Of course, no visit to Oahu is complete without a visit to the USS Arizona Memorial, but there are three other Pearl Harbor Historic Sites that are also worth visiting: the Battleship Missouri Memorial, USS Bowfin Submarine Museum & Park, and the Pearl Harbor Aviation Museum. Experiences range from guided tours to climbing aboard a real WWII-era submarine. The USS Missouri Memorial and Pearl Harbor Aviation Museum are located on Ford Island and accessible via shuttle buses. Here you can tour the historic battleship, see the battle-damaged airfield, and even walk inside hangars with a fleet of vintage airplanes. Tours and passes are available for all four sites.

What to Pack

For info on these editor-selected items, click to visit the seller’s site. Things you buy may earn us a commission.

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Sarah Schlichter traveled to Hawaii as a guest of Hawaiian Airlines and Barclays. Follow her on Twitter @TravelEditor for more travel tips and inspiration. 

Editor’s note: This story was originally published in 2019. It has been updated to reflect the most current information. Ashley Rossi contributed to this story.

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14 Things a Hotel Concierge Can Do for You (And 6 Things They Can’t)

Few travelers think to contact the hotel concierge for much more than directions or restaurant recommendations—but if you don’t, you’re missing out on a wealth of local expertise. A good hotel concierge has impressive powers and can assist with almost any travel problem you might face, so you shouldn’t be afraid to take advantage.[st_content_ad]

That said, a concierge is not a magician. Below are 14 things your hotel concierge can do for you, six more they can’t, and four tips for maximizing your moments at the hotel lobby.

What a Hotel Concierge Can Do for You

Save You Money

The concierge can tell you how to get to the airport for less, where to find nearby happy hours, what the best free sights and activities are, and how much is a fair price for a taxi.

Recommend Fitness Facilities

If your hotel doesn’t have a gym or lacks the equipment you want, the concierge can usually point you to an affiliated hotel with better facilities, recommend a good running trail, or give you a list of nearby fitness centers that offer daily or weekly passes.

Get You a Ride When There Seems to Be None Available

If it is rush hour, raining, or really late, finding a taxi or Uber ride can be tough. The concierge can make this happen with a phone call in many cases. This can even work if you’re not staying at the hotel in question. I once saw a friend walk into the lobby of a New York hotel and offer the concierge a tip; within seconds, we had a ride.

Get Tickets for You

Many concierges are careful to say they can’t get tickets for sold-out shows, but the truth is they sometimes can. They may have relationships with brokers, or know season ticket holders who may not be using their seats, or even have tickets themselves; Michael Fazio, author of Concierge Confidential, started to purchase tickets to certain shows that he would then sell to guests, usually at a markup that matched the secondary market.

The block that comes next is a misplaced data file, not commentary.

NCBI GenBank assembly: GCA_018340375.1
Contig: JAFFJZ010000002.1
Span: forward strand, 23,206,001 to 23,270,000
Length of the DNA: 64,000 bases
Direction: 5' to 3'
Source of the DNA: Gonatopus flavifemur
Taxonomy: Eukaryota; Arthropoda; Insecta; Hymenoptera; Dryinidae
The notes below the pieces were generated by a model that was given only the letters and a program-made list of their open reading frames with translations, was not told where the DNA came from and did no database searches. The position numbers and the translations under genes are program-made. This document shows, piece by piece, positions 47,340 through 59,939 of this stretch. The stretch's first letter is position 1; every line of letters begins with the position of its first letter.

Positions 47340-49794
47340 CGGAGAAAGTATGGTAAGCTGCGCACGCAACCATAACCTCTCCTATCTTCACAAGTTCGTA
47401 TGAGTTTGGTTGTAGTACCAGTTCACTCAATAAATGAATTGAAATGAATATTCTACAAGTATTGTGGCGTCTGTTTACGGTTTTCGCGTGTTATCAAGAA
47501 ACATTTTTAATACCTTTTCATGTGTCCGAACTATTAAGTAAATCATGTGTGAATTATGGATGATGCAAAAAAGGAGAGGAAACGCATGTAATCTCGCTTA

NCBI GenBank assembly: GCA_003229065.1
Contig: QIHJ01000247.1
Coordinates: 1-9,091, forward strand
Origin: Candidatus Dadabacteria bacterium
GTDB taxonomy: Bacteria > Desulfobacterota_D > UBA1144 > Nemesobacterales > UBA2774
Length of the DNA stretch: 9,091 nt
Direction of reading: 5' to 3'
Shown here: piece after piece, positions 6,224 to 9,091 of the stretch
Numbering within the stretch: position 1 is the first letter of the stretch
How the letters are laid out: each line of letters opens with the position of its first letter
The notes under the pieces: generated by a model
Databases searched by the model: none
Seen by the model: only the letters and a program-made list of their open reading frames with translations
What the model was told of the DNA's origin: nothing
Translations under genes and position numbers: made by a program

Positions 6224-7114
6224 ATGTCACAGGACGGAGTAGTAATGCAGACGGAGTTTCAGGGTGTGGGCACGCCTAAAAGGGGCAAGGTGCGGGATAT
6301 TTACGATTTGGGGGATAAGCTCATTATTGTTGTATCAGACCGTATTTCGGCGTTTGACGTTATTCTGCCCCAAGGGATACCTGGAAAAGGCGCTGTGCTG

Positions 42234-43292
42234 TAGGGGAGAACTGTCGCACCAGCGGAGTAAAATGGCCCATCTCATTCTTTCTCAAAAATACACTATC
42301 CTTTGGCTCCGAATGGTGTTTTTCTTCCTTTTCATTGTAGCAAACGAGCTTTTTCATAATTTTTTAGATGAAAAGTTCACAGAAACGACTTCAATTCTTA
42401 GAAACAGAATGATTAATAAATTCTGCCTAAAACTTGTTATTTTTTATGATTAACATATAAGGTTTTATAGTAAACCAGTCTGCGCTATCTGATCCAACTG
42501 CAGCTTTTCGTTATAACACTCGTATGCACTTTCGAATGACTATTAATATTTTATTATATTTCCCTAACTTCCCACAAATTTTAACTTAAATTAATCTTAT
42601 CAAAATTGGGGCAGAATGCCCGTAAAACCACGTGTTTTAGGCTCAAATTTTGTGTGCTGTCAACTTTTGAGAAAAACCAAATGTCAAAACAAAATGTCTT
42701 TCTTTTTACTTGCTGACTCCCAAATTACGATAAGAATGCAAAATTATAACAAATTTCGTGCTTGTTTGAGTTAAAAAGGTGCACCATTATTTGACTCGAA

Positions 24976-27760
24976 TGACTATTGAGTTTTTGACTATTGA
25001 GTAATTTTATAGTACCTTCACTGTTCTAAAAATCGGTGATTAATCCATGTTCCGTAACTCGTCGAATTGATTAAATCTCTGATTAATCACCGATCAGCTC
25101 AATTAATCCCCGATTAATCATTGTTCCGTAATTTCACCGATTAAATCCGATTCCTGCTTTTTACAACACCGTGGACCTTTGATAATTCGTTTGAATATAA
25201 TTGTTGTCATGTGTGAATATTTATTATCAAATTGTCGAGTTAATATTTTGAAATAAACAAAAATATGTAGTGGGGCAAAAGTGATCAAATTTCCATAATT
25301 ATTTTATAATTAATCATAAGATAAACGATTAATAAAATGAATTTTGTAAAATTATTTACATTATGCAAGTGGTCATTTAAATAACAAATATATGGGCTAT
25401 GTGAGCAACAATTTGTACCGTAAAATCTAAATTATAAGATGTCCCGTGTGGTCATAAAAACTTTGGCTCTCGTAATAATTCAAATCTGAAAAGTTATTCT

Keep You Safe

A concierge can offer advice on whether a neighborhood, park, or activity is safe to visit, and what you can do instead if your idea is iffy.

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Help You Celebrate

Are you proposing to your partner or celebrating a landmark birthday? Your hotel concierge can help with anything from filling your hotel room with flowers and balloons to organizing a rooftop proposal, complete with a photographer to document the occasion.

Help You Do Your Job

A concierge can assist with all kinds of work-related tasks, such as getting materials to a printer, setting up a courier service, mailing packages, and setting up a meeting space.

Help You Look Good

A concierge can get you an appointment with a barber or hairdresser, get clothes pressed, and more.

Fix Sticky Travel Problems

A concierge can help you find an expeditor or make an embassy appointment if your passport is stolen, or facilitate repairs if your smartphone goes on the fritz. They can also accept overnight mail or late-arriving luggage.

Get You a Table

Restaurants will often find a way to fit in customers who are recommended by their preferred concierge contacts. If the restaurant is truly full, the concierge can often get you to the front of a waiting list.

Recommend Local Service Folks

Need a babysitter, an auto repair shop, or a dog walker? Your concierge can help.

Create a Custom Itinerary

If you have a bunch of stuff you definitely want to do but are uncertain how to make it all fit together, the concierge can take your list of attractions and put together a coherent and achievable plan. He or she can also help you avoid pitfalls such as road construction or closed subway stations.

Help with Special Needs

If you are disabled, aren’t feeling well, or have other special needs, a hotel concierge can offer considerable assistance—like calling wheelchair-accessible taxis, finding English-speaking doctors, and recommending restaurants that can accommodate certain food allergies.

Provide Assistance Before You Arrive

The concierge can be a resource not just once you’re at the hotel but beforehand as well. For instance, he or she could help you plan out your first day, including a restaurant reservation for dinner.

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What Your Hotel Concierge Can’t Do for You


Discretion is an integral part of a concierge’s job, so they tend not to talk about other guests, including which celebrities might be staying in the hotel.

Illegal or Immoral Activities